‘Half Brothers’ Review: A Labored Bilingual Buddy Comedy

So many movies intended for the big screen are having to forgo it these days, it seems odd when something as apt for home viewing as “Half Brothers” makes the Covid-defying move of opening on 1,200-plus American screens.

Those looking for undemanding entertainment may give it a passing grade, but or the collective viewing experience.

Nor does writer-producer Eduardo Cisernos’ concept add much to culture-clash politics beyond contrivance and reinforced stereotypes.

It’s a slick film that’s forgettable at best, annoyingly broad and unfunny at worst.A 1994 prologue has engineer Flavio (Juan Pablo Espinosa) enjoying a close, playful relationship with only child Renato (Ian Inigo) in their native San Miguel de Allende.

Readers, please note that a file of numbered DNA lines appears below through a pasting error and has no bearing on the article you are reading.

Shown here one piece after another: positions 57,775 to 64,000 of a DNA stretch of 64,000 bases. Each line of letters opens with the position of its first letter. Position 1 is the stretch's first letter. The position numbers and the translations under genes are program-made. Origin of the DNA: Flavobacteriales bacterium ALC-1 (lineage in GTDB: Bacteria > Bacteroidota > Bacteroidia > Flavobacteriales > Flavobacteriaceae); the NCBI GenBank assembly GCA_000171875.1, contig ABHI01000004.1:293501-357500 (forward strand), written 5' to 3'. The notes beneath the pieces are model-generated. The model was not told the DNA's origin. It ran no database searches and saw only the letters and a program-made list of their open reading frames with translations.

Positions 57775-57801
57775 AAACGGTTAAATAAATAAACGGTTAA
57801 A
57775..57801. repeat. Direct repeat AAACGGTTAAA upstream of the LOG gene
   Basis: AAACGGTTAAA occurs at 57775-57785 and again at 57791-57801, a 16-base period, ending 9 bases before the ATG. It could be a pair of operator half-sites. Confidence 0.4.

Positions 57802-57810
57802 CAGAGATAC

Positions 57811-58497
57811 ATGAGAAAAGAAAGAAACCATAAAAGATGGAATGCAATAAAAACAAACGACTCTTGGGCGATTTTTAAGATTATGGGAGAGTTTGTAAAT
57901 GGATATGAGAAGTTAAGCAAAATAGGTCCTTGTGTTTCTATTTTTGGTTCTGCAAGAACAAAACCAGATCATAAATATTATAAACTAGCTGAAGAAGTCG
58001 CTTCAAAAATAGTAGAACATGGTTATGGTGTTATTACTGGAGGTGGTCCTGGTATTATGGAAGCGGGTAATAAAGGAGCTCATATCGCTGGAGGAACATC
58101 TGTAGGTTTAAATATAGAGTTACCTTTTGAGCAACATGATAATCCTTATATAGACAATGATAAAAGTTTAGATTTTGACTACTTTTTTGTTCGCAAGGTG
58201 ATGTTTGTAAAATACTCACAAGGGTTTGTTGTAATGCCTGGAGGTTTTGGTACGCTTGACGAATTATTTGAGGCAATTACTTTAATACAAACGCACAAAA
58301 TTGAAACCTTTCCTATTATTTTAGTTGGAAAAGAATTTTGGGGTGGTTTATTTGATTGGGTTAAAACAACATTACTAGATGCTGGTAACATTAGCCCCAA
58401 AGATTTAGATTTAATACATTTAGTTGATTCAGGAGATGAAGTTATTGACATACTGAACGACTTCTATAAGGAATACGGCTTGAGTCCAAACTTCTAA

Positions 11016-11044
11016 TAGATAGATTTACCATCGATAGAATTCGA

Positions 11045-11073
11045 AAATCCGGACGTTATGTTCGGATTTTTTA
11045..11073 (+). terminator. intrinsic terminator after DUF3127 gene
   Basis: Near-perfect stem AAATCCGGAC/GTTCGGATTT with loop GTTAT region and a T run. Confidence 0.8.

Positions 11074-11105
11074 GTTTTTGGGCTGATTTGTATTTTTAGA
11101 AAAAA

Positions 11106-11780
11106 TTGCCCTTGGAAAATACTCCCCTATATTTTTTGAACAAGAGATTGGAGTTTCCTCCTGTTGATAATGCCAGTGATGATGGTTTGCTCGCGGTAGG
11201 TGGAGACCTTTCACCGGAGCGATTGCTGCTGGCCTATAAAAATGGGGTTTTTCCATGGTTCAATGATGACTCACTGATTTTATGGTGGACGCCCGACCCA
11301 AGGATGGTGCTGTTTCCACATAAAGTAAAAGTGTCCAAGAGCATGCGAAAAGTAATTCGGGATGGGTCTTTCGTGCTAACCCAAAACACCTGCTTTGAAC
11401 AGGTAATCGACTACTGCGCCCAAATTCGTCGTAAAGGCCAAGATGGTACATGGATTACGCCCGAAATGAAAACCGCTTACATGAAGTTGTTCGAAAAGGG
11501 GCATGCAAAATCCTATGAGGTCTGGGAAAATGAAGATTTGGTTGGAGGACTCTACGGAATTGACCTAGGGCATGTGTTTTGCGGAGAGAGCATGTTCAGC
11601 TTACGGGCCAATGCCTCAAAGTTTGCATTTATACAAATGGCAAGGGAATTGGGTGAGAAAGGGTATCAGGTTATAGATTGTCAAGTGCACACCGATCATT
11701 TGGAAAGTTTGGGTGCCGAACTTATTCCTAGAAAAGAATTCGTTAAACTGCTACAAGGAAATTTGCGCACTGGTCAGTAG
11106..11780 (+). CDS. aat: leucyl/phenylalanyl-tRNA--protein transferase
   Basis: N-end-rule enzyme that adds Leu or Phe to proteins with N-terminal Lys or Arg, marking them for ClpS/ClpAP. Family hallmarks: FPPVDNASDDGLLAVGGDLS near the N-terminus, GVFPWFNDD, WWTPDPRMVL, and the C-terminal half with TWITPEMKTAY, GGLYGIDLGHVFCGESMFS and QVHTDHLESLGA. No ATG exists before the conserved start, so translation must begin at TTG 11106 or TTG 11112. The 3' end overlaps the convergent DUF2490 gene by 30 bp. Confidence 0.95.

But a steep economic downturn forces dad to leave his wife (Bianca Marroquin) and son behind in order to seek work up north, along with many others.

While he promises he’ll soon return, that promise is broken.

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